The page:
TAMPA, Fla. — It all happened so quickly, Cord Howard barely had time to reflect on what exactly he had just seen.
“It’ll probably all dawn on me when I finally get on the plane,” the Georgia Tech offensive guard said, nearly an hour after one of the most emotional nights of his college career.
In fact, within that same hour, he and his teammates experienced a wide-ranging array of feelings that none of them had ever felt during their time with the Yellow Jackets. They were sentiments seemingly so powerful that years from now most may still struggle to articulate them.
“Words can’t even describe this right now,” said A-back Roddy Jones while sitting near Howard. “I don’t know what more to say about this night.”
If Jones — typically a reporter’s dream interviewee — was rendered near speechless, the feelings that existed Saturday in Georgia Tech’s Raymond James Stadium locker room following its 39-34 ACC championship win must have been intense.
It is easy to understand why.
For starters, there were the feelings of desperation and near devastation as they watched Clemson running back C.J. Spiller stalk to a fourth ACC championship game touchdown en route to rattling off a performance worthy of game MVP and potential Heisman finalist status.
There were also different feelings — those of euphoria — when moments later, the Yellow Jackets witnessed one of their own sprint in for what proved to be the game-winning score.
With B-back Jonathan Dwyer’s 15-yard touchdown and a key sack from defensive end Derrick Morgan to end the ensuing Tigers series with mere seconds left, the Yellow Jackets finally were able to celebrate.
“I guess it all started in last year’s bowl game,” Dwyer said, referring to Georgia Tech’s 38-3 Chick-fil-A Bowl loss to LSU. “After getting embarrassed in the bowl game, everybody had the mentality that we were going to go for it the next year, and our No. 1 goal was to win the ACC and then our next goal was to win a bowl game.”
Securing Saturday night’s victory over its conference rival, Georgia Tech also wrapped up a spot in the BCS Orange Bowl to be held Jan. 5 in Miami. In the program’s first Orange Bowl berth since 1967, the Yellow Jackets will take on No. 10 Iowa.
Georgia Tech’s appearance in the game — which will be nationally televised from LandShark Stadium — is also its first in a major/BCS bowl since that Orange Bowl loss to Florida 43 years ago. It should also be noted that the BCS did not exist prior to 1998, but the Orange Bowl has long been included among the most-respected of bowl games.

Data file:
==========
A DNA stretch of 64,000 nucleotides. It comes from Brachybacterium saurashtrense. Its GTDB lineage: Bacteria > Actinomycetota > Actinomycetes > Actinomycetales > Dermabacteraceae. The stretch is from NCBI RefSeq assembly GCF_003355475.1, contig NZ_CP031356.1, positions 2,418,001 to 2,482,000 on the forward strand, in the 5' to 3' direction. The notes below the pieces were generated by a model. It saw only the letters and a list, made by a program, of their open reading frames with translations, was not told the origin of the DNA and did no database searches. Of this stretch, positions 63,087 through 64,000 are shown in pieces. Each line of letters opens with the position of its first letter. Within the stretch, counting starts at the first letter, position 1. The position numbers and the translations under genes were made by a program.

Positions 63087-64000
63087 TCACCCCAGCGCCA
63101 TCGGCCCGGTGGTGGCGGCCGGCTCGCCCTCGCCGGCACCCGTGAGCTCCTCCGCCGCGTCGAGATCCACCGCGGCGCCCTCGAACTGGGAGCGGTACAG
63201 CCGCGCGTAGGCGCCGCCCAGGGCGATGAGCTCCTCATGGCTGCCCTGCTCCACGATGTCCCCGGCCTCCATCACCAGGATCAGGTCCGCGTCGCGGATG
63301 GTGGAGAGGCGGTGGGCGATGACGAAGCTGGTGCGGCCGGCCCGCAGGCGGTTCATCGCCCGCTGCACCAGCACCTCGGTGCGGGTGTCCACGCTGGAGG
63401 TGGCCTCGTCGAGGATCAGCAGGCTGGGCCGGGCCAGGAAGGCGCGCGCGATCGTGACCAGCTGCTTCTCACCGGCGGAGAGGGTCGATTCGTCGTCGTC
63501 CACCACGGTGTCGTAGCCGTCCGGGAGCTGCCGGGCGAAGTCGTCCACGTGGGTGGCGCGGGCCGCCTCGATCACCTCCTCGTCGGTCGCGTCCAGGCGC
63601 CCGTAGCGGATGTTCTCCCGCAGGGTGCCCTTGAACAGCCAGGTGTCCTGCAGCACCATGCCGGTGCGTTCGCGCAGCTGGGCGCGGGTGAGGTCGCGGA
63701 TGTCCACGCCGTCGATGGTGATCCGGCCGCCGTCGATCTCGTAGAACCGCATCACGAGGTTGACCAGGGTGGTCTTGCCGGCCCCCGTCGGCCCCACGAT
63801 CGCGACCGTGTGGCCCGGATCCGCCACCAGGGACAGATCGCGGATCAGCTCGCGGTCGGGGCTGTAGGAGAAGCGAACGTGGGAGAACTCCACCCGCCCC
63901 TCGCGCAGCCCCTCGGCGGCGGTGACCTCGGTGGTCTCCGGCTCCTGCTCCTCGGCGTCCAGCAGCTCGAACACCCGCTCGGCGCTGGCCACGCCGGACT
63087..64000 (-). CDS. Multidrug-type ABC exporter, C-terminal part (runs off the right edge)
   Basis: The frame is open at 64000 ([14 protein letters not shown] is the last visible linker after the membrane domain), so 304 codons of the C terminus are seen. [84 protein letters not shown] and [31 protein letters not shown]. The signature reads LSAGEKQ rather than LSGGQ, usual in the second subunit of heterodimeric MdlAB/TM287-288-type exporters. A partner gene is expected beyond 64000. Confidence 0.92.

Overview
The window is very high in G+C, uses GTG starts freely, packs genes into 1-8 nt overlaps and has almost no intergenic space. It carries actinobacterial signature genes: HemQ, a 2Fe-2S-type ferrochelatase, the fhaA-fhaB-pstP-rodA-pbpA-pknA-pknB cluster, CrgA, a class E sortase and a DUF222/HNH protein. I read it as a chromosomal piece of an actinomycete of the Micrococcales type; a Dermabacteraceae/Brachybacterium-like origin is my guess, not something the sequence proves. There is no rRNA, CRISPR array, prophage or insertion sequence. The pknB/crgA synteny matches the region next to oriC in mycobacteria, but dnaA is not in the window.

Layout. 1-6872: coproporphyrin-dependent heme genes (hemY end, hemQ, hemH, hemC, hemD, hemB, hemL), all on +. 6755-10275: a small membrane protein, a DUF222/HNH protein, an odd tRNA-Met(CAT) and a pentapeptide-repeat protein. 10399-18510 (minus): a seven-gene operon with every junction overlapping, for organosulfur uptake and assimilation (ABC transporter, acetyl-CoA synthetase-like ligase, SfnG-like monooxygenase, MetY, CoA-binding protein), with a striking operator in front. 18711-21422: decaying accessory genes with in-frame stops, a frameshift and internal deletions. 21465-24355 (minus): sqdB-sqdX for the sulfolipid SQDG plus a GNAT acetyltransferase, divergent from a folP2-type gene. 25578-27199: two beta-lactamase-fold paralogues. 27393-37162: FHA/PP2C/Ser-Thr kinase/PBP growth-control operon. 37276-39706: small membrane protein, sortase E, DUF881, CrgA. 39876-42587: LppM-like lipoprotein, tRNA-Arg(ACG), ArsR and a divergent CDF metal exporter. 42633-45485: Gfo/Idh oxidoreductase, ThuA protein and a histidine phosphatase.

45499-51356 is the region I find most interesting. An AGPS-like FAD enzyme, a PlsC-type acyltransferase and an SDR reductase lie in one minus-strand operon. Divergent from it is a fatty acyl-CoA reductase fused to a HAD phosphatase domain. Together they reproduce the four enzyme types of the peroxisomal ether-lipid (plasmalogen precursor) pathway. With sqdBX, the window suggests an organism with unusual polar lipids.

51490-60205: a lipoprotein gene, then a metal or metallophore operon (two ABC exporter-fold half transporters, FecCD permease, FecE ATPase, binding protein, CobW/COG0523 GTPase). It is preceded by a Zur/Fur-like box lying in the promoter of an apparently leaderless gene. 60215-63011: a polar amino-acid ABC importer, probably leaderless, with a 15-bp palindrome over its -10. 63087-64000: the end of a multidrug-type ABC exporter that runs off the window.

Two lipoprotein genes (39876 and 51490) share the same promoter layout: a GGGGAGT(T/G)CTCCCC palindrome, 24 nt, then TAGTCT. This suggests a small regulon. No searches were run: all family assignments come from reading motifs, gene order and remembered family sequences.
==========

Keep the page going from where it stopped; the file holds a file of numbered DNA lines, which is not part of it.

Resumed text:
If most college football fans — casual and diehard — had been asked two years ago today if they thought head coach Paul Johnson would have been able to lead the Yellow Jackets to such a mark this quickly, they likely would have laughed.
Less than six months after being introduced Dec. 7, 2007 as Georgia Tech’s newest head coach, Johnson was forced to listen to critics call his spread option offense a “high school” scheme that could not exist at a BCS school. Sure, it did well at Navy and he won national championships in the FCS at Georgia Southern, but none of that would translate at Georgia Tech, they argued.
Then, if that weren’t enough, he also had to see various publications pick his team to finish as bad as 3-9 during his inaugural season on The Flats. It was so overwhelming, his own players even had doubts.
“I know I didn’t think it was going to happen this fast,” redshirt freshman defensive tackle T.J. Barnes said Saturday. “I thought maybe by my junior year we would really start picking things up and doing things like this. But yeah, it is a little surprising to see it so fast.”
But then, there were others, like former team leader Darryl Richard, who saw things differently.
A senior on Georgia Tech’s heralded defensive line last season, Richard was among the first players to buy into Johnson’s scheme and encouraged his teammates to believe success could come quickly for the program.
The Yellow Jackets finished 2008 with a 9-4 record.
On Sunday, Richard was reveling with a little “I-told-you-so” statement.
The current NFL player wrote on his Facebook page Sunday that he had a “plate of crow” for those who hated on and doubted Johnson when Richard said the following on Nov. 1, 2008: “I think his teams in the future will compete for championships because it’s the way he programs a team. … I believe his system builds all the way from the offseason; how he makes men out of boys. It’s a mentality, and I think it’s showing up in football games.”
Moments after Saturday’s ACC title victory, Johnson expressed similar optimism over the Yellow Jackets’ future.
“Hopefully we’re building a program that will be here for a while,” he said. “That’s the idea.”
An Orange Bowl appearance in just two years seems to be doing that. At least, so says Howard, who will suit up as a Yellow Jackets player for the last time in next month’s game.
“I’m just so used to playing in so many different kinds of bowls,” Howard said, “but none like this.”
Georgia Tech will be allocated 17,500 tickets to the Orange Bowl, and they will run $125 each. They are available starting today on the school’s Web site, ramblinwreck.com. … The Yellow Jackets are 3-2 all-time in the Orange Bowl. … They also rejoined the AP’s top 10 in the latest rankings issued Sunday. They went from 12th to ninth nationally and settled at No. 10 in the USA Today Coaches’ Poll.